Separately, an Israeli Foreign Ministry official said that Palestinian leader Mahmoud Abbas had told Egyptian offficials that he would hold off on asking Hamas to form the next Palestinian government until Hamas renounces violence.
In the Gaza Strip, an explosion blew out the walls in the home of Suleiman Abu Mutlak, a former Palestinian security official, but caused no injuries. Abu Mutlak blamed Hamas for the blast, the first attack on a leading figure in the defeated Fatah Party since Hamas’ victory. Hamas denied involvement.
In another development, the militant Islamic Jihad group and gunmen with ties to Fatah said they fired two missiles at an Israeli navy boat off Gaza. The army said that despite reports of explosions, the Israeli boat did not identify any missiles being launched at it, possibly because they missed their target.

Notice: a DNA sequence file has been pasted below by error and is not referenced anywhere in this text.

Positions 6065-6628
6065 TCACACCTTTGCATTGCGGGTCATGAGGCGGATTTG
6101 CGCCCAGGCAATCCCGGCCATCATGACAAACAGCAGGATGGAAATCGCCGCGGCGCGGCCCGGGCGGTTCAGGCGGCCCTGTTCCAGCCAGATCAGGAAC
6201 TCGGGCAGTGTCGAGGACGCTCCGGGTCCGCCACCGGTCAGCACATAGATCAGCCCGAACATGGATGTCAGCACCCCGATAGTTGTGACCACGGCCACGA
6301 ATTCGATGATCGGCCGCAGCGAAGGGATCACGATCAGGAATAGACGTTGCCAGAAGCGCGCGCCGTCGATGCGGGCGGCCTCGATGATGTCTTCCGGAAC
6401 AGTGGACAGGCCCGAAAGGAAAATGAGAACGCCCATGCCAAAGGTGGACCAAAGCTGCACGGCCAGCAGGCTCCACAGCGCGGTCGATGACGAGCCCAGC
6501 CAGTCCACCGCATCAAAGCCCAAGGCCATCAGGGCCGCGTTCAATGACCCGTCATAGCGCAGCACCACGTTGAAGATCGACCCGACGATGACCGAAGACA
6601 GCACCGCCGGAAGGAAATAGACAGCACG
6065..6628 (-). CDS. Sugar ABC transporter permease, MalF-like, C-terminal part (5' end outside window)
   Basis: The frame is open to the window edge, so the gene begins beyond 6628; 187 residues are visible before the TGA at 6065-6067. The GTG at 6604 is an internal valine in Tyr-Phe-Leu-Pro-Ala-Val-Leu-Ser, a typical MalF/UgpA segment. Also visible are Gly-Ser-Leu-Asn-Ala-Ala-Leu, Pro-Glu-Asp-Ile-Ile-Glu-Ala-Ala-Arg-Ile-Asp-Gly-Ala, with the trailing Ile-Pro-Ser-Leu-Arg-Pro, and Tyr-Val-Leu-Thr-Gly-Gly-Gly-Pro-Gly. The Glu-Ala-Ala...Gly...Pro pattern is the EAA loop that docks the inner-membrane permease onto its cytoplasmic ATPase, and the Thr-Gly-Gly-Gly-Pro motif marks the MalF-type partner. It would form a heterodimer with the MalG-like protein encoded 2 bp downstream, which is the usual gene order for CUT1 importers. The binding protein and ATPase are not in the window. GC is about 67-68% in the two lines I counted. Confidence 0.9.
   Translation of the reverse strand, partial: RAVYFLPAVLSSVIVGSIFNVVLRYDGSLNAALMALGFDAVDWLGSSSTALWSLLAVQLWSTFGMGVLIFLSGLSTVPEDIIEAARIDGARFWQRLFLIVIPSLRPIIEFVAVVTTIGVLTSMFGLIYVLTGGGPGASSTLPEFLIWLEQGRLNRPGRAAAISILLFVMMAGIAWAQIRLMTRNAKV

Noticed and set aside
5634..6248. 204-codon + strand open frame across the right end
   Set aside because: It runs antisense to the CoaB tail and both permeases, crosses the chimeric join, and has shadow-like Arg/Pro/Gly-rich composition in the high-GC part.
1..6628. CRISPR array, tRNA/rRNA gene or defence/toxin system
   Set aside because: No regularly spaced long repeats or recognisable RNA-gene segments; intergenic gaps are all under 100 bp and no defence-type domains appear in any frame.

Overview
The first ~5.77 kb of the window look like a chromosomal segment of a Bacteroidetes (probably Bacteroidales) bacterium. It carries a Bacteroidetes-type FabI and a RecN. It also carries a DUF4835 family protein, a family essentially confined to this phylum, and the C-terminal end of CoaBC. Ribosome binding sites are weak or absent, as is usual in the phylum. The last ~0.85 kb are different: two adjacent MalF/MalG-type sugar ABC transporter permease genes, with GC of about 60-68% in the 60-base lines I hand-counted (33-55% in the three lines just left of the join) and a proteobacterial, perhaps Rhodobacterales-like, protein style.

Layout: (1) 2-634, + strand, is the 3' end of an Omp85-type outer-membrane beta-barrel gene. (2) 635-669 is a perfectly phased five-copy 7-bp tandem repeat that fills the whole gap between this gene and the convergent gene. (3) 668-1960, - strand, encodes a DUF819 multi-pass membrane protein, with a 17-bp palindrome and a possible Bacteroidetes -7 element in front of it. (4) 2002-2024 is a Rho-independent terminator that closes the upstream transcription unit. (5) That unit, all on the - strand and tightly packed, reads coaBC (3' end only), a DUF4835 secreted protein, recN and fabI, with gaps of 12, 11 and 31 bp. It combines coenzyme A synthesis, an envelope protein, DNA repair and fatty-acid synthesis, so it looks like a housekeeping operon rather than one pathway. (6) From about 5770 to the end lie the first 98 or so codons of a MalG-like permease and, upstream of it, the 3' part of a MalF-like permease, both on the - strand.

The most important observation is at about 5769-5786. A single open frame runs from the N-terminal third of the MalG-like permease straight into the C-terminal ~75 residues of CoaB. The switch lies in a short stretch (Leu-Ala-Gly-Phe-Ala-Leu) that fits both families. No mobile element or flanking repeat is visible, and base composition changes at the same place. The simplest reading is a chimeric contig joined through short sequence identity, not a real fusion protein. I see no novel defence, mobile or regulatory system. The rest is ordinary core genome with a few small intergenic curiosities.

The clashes at the Amona settlement outpost were on par with the most violent scenes during last summer’s pullout from Gaza and parts of the West Bank, in which 25 settlements were dismantled.
In Amona, settlers pelted rocks, eggs and paint-filled balloons at helmeted riot police, who approached barricaded rooftops in the shovels of bulldozers. From behind barbed wire ringing the roofs, protesters also used sticks to beat back troops climbing up ladders.
Eventually, the helmeted officers got up on the roofs, wrestled with demonstrators and took them down in the same bulldozer shovels. By noon, the first of nine homes in Amona were being demolished by bulldozers.